A friend’s father used to say, ‘The smartest students get Cs’. Why? Because they knew the exact amount of effort required to pass. Sadly, he was talking to a group of overachievers who were too busy studying to listen. And that says it all, doesn’t it? By age 16, many of us had already fallen into the trap of thinking the only acceptable standard is perfection.
Fast forward twenty+ years (Happy 40th, Nat!). At our most recent Powrsession graduation call, a participant shared her progress on reducing overload. As a solo team member, there was no one to share her unsustainable workload with. So, she got strategic. If she couldn’t delegate work, could she reduce its quality without any negative impacts?
Turns out she could, and she did.
The 80/20 rule
You’ve probably heard of the 80/20 rule. Also known as the Pareto Principle, it’s the idea that 80% of results come from just 20% of the effort. Once you understand the 80/20 rule, you start to see it everywhere: Most relationship squabbles are caused by the same few issues. In any committee, a few members do most of the work. With hundreds of restaurants to choose from, many of us return to our favourites. We smash out a draft in mere minutes, then spend hours formatting, editing, tidying and tweaking.
If a small proportion of our efforts generate the majority of results, then the majority of our efforts are essentially useless. Ouch.
So, what if we put the 80/20 principle to work to maximise results and minimise pain? By prioritising the most valuable tasks and ditching the rest, we can achieve the required result in a fraction of the time. And the required result? It’s often nowhere near perfection.
Quality is a continuum
If you’re a Powrsuiter, you likely have incredibly high standards for everything you do. Everything.
But not all work is equal. That strategic yes might justify the disproportionally large effort required to over-deliver, but what about those less important updates, emails, and reports? What if we spent a few minutes defining Good Enough, the minimum standard required, before kicking off a piece of work?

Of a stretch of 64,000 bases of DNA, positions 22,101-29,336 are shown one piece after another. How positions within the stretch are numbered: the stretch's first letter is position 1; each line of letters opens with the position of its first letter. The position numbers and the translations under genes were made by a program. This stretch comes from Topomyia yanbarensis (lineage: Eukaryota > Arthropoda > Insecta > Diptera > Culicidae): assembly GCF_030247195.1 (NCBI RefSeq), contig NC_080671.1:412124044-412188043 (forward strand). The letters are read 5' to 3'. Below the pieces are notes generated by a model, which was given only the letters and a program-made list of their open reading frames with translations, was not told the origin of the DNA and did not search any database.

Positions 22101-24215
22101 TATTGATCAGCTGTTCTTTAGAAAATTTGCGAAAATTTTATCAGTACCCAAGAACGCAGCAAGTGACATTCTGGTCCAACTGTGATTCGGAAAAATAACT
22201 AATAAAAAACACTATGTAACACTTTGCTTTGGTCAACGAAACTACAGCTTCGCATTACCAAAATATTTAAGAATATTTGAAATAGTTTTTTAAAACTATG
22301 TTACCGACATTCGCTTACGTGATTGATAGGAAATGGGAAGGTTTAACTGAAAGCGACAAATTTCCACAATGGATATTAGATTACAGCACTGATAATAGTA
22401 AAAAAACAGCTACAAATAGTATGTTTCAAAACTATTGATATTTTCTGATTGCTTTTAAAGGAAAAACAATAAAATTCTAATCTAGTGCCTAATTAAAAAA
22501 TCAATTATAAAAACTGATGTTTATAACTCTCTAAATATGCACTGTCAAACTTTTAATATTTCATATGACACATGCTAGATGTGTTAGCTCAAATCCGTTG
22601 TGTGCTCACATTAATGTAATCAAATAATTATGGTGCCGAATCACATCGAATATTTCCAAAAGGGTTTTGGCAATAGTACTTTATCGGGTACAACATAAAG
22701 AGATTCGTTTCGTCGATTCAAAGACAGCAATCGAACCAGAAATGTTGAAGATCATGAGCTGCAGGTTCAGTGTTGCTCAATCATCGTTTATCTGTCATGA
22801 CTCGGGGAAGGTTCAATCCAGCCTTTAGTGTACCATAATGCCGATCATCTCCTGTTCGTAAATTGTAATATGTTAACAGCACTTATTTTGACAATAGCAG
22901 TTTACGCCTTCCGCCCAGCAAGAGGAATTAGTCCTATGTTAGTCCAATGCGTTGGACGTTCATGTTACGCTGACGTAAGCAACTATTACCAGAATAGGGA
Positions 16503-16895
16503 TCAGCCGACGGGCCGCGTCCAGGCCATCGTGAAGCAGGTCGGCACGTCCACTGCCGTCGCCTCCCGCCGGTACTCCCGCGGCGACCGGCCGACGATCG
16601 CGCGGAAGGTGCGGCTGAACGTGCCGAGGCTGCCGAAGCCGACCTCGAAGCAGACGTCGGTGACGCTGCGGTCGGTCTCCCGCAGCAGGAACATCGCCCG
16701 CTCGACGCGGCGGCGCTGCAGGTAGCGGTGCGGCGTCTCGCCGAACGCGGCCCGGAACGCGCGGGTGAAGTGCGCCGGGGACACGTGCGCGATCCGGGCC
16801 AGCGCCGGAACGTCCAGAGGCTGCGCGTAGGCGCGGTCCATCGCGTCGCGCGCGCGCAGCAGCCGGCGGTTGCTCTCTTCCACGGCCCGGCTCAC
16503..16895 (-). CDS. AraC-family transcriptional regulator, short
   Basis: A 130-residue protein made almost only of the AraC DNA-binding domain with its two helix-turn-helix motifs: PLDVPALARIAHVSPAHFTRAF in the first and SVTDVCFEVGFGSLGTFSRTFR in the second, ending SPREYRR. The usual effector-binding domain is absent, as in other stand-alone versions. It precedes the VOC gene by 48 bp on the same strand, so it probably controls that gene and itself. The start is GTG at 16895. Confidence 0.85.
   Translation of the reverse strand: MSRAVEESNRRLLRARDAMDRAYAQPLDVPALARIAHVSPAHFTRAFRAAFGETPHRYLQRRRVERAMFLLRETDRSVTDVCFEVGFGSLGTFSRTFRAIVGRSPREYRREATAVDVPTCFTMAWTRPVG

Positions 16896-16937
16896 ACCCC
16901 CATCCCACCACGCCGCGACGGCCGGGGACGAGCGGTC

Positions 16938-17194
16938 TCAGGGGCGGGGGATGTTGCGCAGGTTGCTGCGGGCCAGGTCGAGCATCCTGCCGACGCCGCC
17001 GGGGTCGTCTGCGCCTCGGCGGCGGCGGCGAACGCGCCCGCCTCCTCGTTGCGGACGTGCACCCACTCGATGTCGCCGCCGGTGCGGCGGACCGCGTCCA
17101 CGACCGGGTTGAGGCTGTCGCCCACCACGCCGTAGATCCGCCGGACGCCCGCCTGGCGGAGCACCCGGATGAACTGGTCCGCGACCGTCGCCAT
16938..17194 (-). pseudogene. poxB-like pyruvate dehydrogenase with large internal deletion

At Powrsuit, we’ve already put the principle into practice:
- Our planning process is a Google doc and 30-minute meeting. As we identify to-dos, we dump them in one long list, and then each Monday, we agree on top priorities for the week and action them. No complex project management tools, no endless meetings, no task creep.
- We edit our social posts to remove (most 😉) typos but often reuse templates instead of starting from scratch.
- We send each other very rough, unformatted drafts for initial feedback before investing time to polish them.
- We regularly review this newsletter and challenge the effort vs value of every element. We stop doing anything that doesn’t pass the test.
Our philosophy: invest no more effort than we absolutely need to. Doing this frees up a lot of time to focus on strategically important work like Powrsessions, where we do put in 110% to deliver an exceptional experience.
It’s a new year, let’s leave burnout in 2023
As you kick off another work year, challenge yourself to ditch unnecessary overachievement and create
30 second action:
Before starting your next piece of work, determine what Good Enough is. Time-box your effort to match, and keep track to see if you stick to it!
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